“There are probably untold lives that were saved by… the nurses and the medics who have gone out to pick patients up and bring them back,” said flight nurse Bo Sullivan, one of AirCare’s original team members.

Expanded capabilities, role

AirCare is a highly regulated program. Protocol dictates that the program only respond to requesting physicians or paramedics. Patients must be deemed critically ill or injured and must be a certain distance from UMC before the helicopter is dispatched. In short, AirCare’s resources and capabilities are reserved only for those patients in dire condition and when time is of the essence.

Those capabilities recently got a huge boost. AirCare had always provided service to mass casualty events such as the Amtrak derailment in Madison County several years ago. Site landings were possible. However, the vast majority of AirCare’s flights were hospital to hospital. It did not have the capability of landing anywhere else.

But, that has changed. AirCare has established predetermined landing areas across the state. Now, if a paramedic calls them in, AirCare’s crew can land at the scene, or can land at one of these predetermined sites, saving the time of having to transport the patient to a helicopter-friendly hospital. These sites, none of which are closer than 20 miles from UMC, include everything from baseball fields to drug store parking lots.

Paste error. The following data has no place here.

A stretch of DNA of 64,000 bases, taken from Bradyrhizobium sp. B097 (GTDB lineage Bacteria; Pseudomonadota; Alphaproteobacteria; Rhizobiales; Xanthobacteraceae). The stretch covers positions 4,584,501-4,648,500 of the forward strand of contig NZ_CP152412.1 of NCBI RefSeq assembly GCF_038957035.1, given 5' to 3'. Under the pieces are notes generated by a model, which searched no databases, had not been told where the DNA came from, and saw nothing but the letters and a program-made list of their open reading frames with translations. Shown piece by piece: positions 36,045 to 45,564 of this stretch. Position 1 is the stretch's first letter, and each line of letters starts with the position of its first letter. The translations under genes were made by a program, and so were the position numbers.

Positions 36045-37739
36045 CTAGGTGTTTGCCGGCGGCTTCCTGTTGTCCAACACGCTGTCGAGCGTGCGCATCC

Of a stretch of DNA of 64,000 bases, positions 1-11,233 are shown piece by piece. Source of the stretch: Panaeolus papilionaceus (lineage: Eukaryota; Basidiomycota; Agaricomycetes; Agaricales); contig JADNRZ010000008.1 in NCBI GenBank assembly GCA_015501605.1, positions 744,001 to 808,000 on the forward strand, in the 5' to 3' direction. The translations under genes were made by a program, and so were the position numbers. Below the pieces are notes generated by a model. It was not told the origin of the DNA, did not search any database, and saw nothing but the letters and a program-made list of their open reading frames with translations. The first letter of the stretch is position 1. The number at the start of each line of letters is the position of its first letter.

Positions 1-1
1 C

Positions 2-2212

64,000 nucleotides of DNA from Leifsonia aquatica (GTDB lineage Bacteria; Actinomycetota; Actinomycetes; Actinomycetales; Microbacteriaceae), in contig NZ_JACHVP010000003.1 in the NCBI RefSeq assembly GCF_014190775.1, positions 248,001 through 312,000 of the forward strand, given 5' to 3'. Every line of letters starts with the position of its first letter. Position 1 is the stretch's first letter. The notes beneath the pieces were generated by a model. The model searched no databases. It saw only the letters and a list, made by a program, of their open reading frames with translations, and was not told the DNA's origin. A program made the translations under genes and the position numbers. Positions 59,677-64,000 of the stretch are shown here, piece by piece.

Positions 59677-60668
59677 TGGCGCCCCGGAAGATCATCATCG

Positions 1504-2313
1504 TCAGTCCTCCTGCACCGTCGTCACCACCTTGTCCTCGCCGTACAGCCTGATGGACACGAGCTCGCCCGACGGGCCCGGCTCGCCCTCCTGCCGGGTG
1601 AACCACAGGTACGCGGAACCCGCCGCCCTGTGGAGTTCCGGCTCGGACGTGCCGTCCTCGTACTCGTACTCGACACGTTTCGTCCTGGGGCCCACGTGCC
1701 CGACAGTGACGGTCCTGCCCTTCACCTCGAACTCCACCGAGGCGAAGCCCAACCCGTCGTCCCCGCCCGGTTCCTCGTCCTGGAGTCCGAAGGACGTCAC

Accident scene and predetermined site landings are limited to daytime operations only due to safety factors. But, AirCare knows that this improved capability will mean more lives saved.

AirCare is also anticipating an expanded role. UMC has a new CEO, Will Ferniany. Two of Ferniany’s goals is to increase the hospital’s trauma referrals as well as augmented kidney transplant service. Norris said she sees AirCare playing an important role in both these goals.

Dr. Bob Galli, UMC professor and chair of emergency medicine and AirCare’s off-line medical director, said, “There used to be areas of the state where there was no paramedics, meaning really no ambulance service to speak of. The ambulance service really blankets the state now, leaving no areas uncovered.”

Contact MBJ staff writer Wally Northway at northway@msbusiness.com.